A color wheel is a tool used by designers and artists to make decisions about different hues and their juxtaposition. The wheel shows the rainbow of the visible spectrum and makes it easy to tell, at a glance, which shades coexist harmoniously and what options will enliven a room's decor. You can use the color wheel to decide on the palette for a room or for the entire house, the dominant colors for a new carpet, or the best shade for drapes to go with your inherited antique sofa.
Easy as 1-2-3
Colors can be grouped into primary, secondary and tertiary hues. Primary colors -- red, yellow, and blue -- are not mixes of any other colors. They exist as original pigments from which all other colors are derived. Secondary colors are blends of two primaries: orange is red and yellow; green is yellow and blue; violet is blue and red. Tertiary colors are a mix of one primary and one secondary color, usually in a ratio of 2 to 1. Red-orange, red-purple, yellow-orange, yellow-green, blue-purple and blue-green are the six tertiary colors.
Color Theory and Your Throw Pillows
You can change the look of a room with decorative pillows, a carpet, a couple of lampshades. When you understand basic color theory, you have a shortcut to achieving the results you want. Vibrant harmony and serene harmony are all about choosing relationships on the color wheel. Color complements are direct opposites on the wheel. Red is the complement of green; blue is the complement of orange; yellow is the complement of purple. They work well together, and they are dynamic. Analogous colors are three hues that exist side-by-side on a simple 12-color wheel. One of the colors is typically predominant -- blue-green, blue and blue-purple are analogous and strongly related. Monochromatic colors are varying intensities of the same hue. A good example is a paint color strip -- those different shades are all the same color in gradients from deeper to lighter.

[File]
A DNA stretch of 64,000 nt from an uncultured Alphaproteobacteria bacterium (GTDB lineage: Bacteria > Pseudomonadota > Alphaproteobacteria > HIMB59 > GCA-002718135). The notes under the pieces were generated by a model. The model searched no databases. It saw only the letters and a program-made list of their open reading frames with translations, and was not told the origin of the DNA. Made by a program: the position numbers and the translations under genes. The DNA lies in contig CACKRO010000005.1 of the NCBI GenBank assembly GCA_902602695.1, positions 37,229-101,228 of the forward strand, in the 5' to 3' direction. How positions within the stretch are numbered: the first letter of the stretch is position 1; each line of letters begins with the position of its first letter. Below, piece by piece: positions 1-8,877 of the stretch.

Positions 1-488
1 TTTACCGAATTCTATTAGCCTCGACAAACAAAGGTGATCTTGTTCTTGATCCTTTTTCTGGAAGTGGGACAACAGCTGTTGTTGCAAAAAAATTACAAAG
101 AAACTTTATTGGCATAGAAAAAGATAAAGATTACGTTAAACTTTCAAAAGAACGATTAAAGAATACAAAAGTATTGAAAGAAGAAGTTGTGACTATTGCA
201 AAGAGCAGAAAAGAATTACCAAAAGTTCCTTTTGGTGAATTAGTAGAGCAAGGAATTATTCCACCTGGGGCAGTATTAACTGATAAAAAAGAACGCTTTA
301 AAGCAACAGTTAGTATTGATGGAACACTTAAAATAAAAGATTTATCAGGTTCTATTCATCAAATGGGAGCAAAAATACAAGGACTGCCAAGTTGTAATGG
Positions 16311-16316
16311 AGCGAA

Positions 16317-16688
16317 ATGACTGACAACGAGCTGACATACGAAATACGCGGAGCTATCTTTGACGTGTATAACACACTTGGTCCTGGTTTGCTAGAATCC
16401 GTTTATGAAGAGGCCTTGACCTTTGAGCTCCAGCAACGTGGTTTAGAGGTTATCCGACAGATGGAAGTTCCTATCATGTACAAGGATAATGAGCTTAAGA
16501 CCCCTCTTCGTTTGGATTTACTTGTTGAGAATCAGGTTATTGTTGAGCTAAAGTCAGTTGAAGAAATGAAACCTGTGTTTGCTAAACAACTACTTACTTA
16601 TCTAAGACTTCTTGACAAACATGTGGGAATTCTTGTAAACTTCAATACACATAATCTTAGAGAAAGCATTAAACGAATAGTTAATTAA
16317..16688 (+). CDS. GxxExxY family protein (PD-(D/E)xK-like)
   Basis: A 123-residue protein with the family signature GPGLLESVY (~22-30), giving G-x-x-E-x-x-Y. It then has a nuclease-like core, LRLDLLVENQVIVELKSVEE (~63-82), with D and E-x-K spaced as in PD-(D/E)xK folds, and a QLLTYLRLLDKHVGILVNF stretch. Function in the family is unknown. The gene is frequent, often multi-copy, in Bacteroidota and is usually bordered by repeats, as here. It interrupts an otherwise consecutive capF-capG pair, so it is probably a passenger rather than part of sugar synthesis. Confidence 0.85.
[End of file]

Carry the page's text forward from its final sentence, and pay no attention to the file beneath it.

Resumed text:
Pick Your Palette
Play with the color wheel when choosing paint, trim, upholstery fabric, rugs and accessories. Pay attention to the warm and cool light from different bulbs and how it affects the colors in a space. Use a mix of monochromatic neutrals and textures for a spare but rich room, and triadic colors for an extra jolt of excitement that doesn't clash. Triads are three colors equidistant on the color wheel -- basic red, yellow and blue; or tertiary yellow-green, blue-violet and red-orange, for example. An ombre treatment in a little girl's bedroom might use saturations of red into pink from raspberry to blush-white -- monochrome but far from boring. The dining room with a pumpkin-colored accent wall could handle the contrast of a gleaming teal sideboard if the rest of the room is limited to white, black and gray.
Some Like It Hot
Don't overlook color temperature when deciding on decor. Colors on the red side of the light spectrum -- red to yellow-green -- are warm and seem to advance or close in a space. The other side of the spectrum -- from green to red-violet -- is cool and appears to expand a space. But temperature is a complex game, and both green and violet switch between advancing and receding in relation to the colors they are near. Both can be used as neutrals. In general, aim to keep the colors in one area or room either warm or cool -- a white wall paint with a lot of yellow, which is creamy and warm, won't coexist gracefully with a cool blue sofa. A slightly grayed cool white would be better, and the lighting should avoid any hint of yellow, which would muddy the colors.